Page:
Cacao vs. Cocoa: What’s the Difference?
Most health enthusiasts know that there are health benefits to both Cacao and Cocoa, but many people want to know:
- What’s the difference?
- Which do I use and when?
- Am I even pronouncing them properly?
Cacao (pronounced Kakaw) , is the raw ingredient, derived from the bean of a Cacao tree. The Cacao bean is used either to create Cacao, or Cocoa powder. Cocoa and Cacao powders are both used in chocolate or chocolate related products.(1) Cacao beans are prepared for the process of making Cocoa by being sun dried and fermented. Before processing the Cacao bean is un-roasted, it is loaded with superfood powers and natural flavanols. More than 3 million tons of Cacao beans are used annually.(2)
Then, there’s Cocoa (pronounced Co-Co), the processed powder made from Cacao beans (or nibs), is used in confectionary goods such as Chocolate, or baked goods. The processing method used to create Cocoa powder form Cacao beans is typically either Dutch or European. During Dutch processing in particular as per Ian Charles Purtle and Todd Walter Gusek in their article “2000 Method and arrangement for processing cocoa mass”, an alkalizing roasting treatment is used before grinding and roasting the Cacao nibs to result in the creation of either Cocoa or Cocoa Liquor.(3) It is in the alkalized/Dutch process, or other roasting and refining processes that many of Cacao’s natural flavanols can be lost.(4) Another by-product of this process is Cocoa butter. Both Cocoa butter and Cocoa Liqueur, can be used on their own or, as often found, as ingredients in a traditional chocolate bar.
Just how much better is Cacao over the more conventional Cocoa?
Research is currently being done with both Cacao and Cocoa to determine their benefits. Most popular accounts of the benefits of Cocoa and Cacao come from studies recommending that chocolate, composed of both Cocoa and Cacao, is good for your heart, health, and libido because of its natural antioxidants. Does this mean that both Cocoa and Cacao have the same effects?
Not necessarily. Like all super foods, when eaten in cooked or refined states, as in the case of Cocoa, the super foods’ effects on our bodies may be slightly weakened. When kept in raw form, Cacao’s powerful plant nutrients, flavanols, cause the lining of the arteries to produce nitric oxide and relax so that more blood can flow to the heart and body. This lowers blood pressure, which contributes to good cardiovascular health and has a similar effect to taking aspirin to reduce the risk of stroke or heart attack.(4) When the Cacao bean is refined and heated to create Cocoa, these flavanols are lost.(5)
But, even given some loss in nutrient superpower, recent research has also shown that Cocoa still maintains some benefits as it may help with weight loss, to evoke a happier mood, and or to fight off bacteria and inflammation.(6) Another study by Mars also shows the benefits of Cocoa on your brain. The study found that after only three months of consuming 900 mg of Cocoa a day, individuals aged 50- 69 had improved cognitive performance.(7) There was no suggested dose of Cocoa found outside of the Mars study. Alternatively, a recommended dose of Cacao was suggested by another study to be about an ounce of Cacao (20 – 28 grams) rich dark chocolate per day. (4) Thus, consuming either Cacao or Cocoa is shown to be beneficial and which one to use really comes down to whether you’re creating a raw or cooked/baked dish.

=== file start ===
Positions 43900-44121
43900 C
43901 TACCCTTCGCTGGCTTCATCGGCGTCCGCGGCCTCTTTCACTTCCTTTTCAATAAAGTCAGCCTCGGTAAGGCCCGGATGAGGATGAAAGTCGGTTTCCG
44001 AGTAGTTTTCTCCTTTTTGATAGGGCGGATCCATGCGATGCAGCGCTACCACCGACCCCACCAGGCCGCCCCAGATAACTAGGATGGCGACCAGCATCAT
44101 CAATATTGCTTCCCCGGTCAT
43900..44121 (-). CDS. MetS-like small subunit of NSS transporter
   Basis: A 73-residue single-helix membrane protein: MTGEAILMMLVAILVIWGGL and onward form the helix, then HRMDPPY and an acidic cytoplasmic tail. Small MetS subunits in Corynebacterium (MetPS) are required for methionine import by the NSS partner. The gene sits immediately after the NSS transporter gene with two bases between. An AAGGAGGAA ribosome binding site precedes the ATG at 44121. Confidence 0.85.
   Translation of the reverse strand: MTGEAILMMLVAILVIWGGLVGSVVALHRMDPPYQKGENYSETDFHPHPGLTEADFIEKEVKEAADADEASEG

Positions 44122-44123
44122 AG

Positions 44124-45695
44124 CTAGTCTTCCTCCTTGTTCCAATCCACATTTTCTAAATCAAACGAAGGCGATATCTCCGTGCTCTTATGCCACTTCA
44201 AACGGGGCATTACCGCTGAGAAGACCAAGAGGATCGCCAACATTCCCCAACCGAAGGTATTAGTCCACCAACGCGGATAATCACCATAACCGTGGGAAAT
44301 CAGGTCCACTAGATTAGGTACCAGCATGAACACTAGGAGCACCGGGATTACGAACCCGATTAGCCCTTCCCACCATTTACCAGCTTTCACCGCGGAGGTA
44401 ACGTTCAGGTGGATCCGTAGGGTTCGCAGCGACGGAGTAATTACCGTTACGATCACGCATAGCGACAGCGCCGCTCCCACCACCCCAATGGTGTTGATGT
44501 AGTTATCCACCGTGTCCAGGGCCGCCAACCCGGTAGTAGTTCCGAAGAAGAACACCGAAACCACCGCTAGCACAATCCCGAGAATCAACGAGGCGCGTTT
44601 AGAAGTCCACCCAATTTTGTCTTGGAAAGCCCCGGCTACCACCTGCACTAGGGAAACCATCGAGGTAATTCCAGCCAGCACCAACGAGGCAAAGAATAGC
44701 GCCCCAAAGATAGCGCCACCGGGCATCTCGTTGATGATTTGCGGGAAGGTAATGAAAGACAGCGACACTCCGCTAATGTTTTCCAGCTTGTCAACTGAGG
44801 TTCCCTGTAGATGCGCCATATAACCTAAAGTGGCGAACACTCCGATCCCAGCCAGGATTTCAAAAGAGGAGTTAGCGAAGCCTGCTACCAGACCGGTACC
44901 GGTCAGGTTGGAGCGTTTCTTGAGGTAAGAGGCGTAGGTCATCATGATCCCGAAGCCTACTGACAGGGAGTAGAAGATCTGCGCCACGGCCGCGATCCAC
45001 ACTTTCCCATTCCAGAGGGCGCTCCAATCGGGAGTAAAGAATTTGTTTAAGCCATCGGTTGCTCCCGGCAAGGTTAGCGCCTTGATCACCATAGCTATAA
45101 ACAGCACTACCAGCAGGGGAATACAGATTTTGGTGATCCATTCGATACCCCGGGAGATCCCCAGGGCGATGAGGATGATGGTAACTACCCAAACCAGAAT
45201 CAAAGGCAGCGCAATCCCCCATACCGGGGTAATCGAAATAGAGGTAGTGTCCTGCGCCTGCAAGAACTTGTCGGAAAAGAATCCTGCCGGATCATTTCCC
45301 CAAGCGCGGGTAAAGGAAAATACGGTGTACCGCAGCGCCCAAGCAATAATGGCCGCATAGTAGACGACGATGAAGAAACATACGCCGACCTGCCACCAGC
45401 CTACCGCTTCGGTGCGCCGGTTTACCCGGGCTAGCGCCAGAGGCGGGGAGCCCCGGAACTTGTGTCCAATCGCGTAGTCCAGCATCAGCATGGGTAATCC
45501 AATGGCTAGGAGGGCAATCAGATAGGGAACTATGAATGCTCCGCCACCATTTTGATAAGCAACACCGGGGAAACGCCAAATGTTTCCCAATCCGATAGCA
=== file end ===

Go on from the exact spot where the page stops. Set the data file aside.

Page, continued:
Finding and Using Cacao vs. Cocoa:
It can be seen from the studies above that utilizing Cacao in raw dishes such as a smoothie or energy ball would be an optimal way to gain its benefits, and when baking or cooking, you can switch to using Cocoa. I wrote on this topic in my article, Raw food vs.Cooked.
When shopping for Chocolate to eat raw, look for the “percent (%) Cacao which refers to the proportion of the product made from the cacao bean.”(4) You can find this on the back of most chocolate bars in the ingredients list. The higher the Cacao percentage the more antioxidants and flavanols, you’ll receive. In this case, pure raw 100% Cacao chocolate is best and often has less sugar and other additives added.
For other ways to increase your Cacao or Cocoa intake check out your local health food stores organic section.
Protein Packed Brownies
Here we show how to utilize Cocoa powder in a baking/cooking recipe. Because we are baking the brownies with some heat, you’re not “wasting” Cacao by using Cocoa instead … and we find they taste great with Cocoa!
This recipe is nothing short of amazing. These brownies taste and look just like traditional brownies, but are nutritious and loaded with protein due to the almond butter and whey protein.
In this case, add 2 tbsp Cacao powder or nibs to this Basic Smoothie recipe including a list of what you can add for flavor, and more good healthy fats. Because we are consuming this recipe raw, Cacao’s benefits will be fully utilized by the body.
A smoothie is the best, fastest way to start your day! I like to have a shake at least 3 days a week and alternate with other options like eggs and yogurt the other days.
Do you use Cacao or Cocoa in your daily diet? Let me know in the comments how you benefit … and any favourite uses!
About Dr. B.J. Hardick
Dr. B.J. Hardick is a Doctor of Chiropractic and internationally-recognized natural health author and speaker. His health journey began as a child — alternative medicine is the only medicine he has ever known. In 2009, he authored his first book, Maximized Living Nutrition Plans. In 2018, he authored his second book, Align Your Health. An energizing and passionate speaker, Dr. Hardick shares his lifestyle methods to numerous professional and public audiences every year in the United States and Canada. His teachings encompass the principles of ancestral nutrition, detoxification, functional fitness, mindfulness, and green living. Learn More